16. 16. Appendix A A Brief History of Network Gatherings Each of our Gatherings builds on the energy and excitement of the previous year’s work and identifies actionable strate gies to deepen and expand the scale of our work. 2010: Appalachia inTransition, Abingdon,Virginia ▪ Developed an analysis of the forces that have shaped Appalachia ▪ Recognized that the region is in another economic transition ▪ Discussed how we can help move the region towards a more sustainable and equitable economy ▪ Decided to form and develop the Appalachia Funders Network 2011: Strategies for Collaboration, Charleston, WestVirginia ▪ Developed analyses of opportunities and challenges in the food, energy, and health sectors ▪ Identified barriers to collaboration among grantmakers interested in the economic transition ▪ Developed concrete strategies to increase collaboration among grantmakers across Central Appalachia 2012: Accelerating the EconomicTransition of Central Appalachia, Berea, Kentucky ▪ Explored the entrepreneurial supports and community capacity needed to advance the region’s economy ▪ Created a list of shared priorities for strengthening entrepreneurship and community capacity ▪ Developed concrete ways that individual grantmakers and the Network can move these priorities ▪ Celebrated our Appalachian heritage, culture, and arts 2013: Harnessing the Power of the Network to Accelerate Appalachia’sTransition, Asheville, NC ▪ Defined shared strategies to support entrepreneurship and scale the promising sectors of food, energy, and health ▪ Clarified our shared vision for Appalachia’s economic transition and strengthened the Network’s organizational structure to achieve this vision ▪ Gained a full appreciation of Appalachia’s rich past, present, and emerging cultures APPALACHIA FUNDERS NETWORK – 2013 GATHERING PROCEEDINGS16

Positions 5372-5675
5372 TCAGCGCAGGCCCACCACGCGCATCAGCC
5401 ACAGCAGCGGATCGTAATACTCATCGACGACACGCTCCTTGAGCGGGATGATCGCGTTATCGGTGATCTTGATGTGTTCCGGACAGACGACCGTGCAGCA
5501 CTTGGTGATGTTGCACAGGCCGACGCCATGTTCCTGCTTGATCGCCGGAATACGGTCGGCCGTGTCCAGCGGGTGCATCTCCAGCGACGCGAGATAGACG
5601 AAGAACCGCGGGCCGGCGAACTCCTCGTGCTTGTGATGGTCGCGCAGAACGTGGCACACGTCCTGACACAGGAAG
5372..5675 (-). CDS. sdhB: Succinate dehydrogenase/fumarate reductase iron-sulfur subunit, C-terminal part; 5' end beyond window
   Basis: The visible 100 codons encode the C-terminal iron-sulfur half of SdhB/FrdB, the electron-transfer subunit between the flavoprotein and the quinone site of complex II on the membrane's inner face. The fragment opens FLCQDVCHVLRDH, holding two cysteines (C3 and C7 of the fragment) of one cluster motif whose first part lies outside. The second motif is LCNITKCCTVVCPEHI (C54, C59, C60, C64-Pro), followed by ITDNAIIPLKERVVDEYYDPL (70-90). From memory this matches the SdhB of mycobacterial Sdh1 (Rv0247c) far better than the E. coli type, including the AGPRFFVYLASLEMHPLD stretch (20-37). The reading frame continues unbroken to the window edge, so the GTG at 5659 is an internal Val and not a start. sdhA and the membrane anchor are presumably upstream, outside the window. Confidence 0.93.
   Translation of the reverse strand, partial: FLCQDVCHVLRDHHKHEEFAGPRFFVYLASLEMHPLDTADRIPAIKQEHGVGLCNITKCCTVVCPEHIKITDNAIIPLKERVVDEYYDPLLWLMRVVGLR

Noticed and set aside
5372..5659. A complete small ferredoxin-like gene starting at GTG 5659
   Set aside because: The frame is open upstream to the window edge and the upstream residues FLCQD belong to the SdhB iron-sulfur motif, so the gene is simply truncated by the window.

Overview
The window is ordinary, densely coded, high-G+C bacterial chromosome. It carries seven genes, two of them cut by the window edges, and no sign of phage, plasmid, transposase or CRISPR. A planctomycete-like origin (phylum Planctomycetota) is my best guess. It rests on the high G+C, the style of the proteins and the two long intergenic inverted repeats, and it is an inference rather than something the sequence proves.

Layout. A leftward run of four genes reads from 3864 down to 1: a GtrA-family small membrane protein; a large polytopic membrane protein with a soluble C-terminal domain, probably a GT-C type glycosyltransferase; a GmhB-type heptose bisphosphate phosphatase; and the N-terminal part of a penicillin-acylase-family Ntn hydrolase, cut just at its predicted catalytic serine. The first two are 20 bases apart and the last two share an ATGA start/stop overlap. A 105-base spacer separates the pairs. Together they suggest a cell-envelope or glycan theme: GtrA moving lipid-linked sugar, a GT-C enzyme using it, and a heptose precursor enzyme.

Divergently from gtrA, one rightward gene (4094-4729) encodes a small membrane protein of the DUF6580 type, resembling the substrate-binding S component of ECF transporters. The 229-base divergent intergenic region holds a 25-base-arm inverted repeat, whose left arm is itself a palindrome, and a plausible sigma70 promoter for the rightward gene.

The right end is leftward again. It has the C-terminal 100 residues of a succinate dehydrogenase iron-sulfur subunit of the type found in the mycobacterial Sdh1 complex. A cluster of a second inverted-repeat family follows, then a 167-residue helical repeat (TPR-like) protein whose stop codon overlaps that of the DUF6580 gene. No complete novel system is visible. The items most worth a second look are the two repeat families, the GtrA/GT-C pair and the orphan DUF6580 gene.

17. 17. Appendix B Participating Funders, Practitioners, & Partners Accelerating Appalachia: Sara Day Evans Access to Capital for Entrepreneurs: Grace Fricks+ ACEnet: Angie Maiden, Leslie Schaller AdenaVentures:Tom Parkinson+ AdvantageWest: Matt Raker Appalachian Community Fund: Amelia Kirby, Margo Miller, Lorelai Scarbro Appalachian Institute for Renewable Energy: Steve Owen Appalachian Regional Commission: Raymond Daffner, Earl Gohl, Guy Land Appalachian Staple Foods Collaborative: Michelle Ajamian Appalachian Sustainable Agriculture Project: Charlie Jackson Appalachian Sustainable Development: KathlynTerry Appalshop: Mimi Pickering Ball’s Machine/Solarnomics: Gary Ball BB&T:Victor Atkinson, Ernie Dehnert, Marlo Long*+, John Ratcliff Becky Anderson Consulting: Becky Anderson Bent Creek Institute, Inc: Greg Cumberford blue moon fund: KristinTracz Blue Ridge BioFuels: Woodrow Eaton, Melita Kyriakou Blue Ridge FoodVentures: Mary Lou Surgi Brushy Fork Institute: Donna Morgan WestVirginia Center for Rural Health: John Reger II+ Carolina Farm Stewardship Association: Karen McSwain Catawba County Department of Utilities & Engineering: Barry Edwards Center for Economic Options: Pam Curry Center for Rural Health Innovation: Steve North Center for Rural Strategies: Dee Davis Cherokee Preservation Foundation: Annette Saunooke Clapsaddle, Charlie Myers* City of Asheville: Kerby Smithson Clark Regional Foundation: Jen Algire Claude Worthington Benedum Foundation: Mary Hunt* Common Wealth Revolving Loan Fund: Roy Messing Community Bank &Trust: Michelle Gilreath Community Care of WNC:Tonda Gosnell Community Farm Alliance: Martin Richards Community Works Carolina: Deborah McKetty FAHE: Eric Haralson Federal Deposit Insurance Corporation: John Meeks Federal Reserve Bank of Atlanta:Todd Greene,+ Emily Mitchell Federal Reserve Bank of Cleveland: Bonnie Blankenship, Paul Kaboth+ Federal Reserve Bank of Richmond: Jen Giovannitti*+ FLS Energy: Michael Shore Foundation for a Healthy KY: Susan Zepeda Foundation for Appalachian Kentucky: Gerry Roll, Robin Gabbard Foundation for Appalachian Ohio: Cara Dingus Brook French Broad Chocolate Lounge: Dan & Jael Rattigan Golden LEAF Foundation: Dan Gerlach Handmade in America: Gwynne Rukenbrod Heifer USA: Jeffrey Scott Highlander Research and Education Center: Elandria Williams HopewellVentures: David Wilhelm+ APPALACHIA FUNDERS NETWORK – 2013 GATHERING PROCEEDINGS 17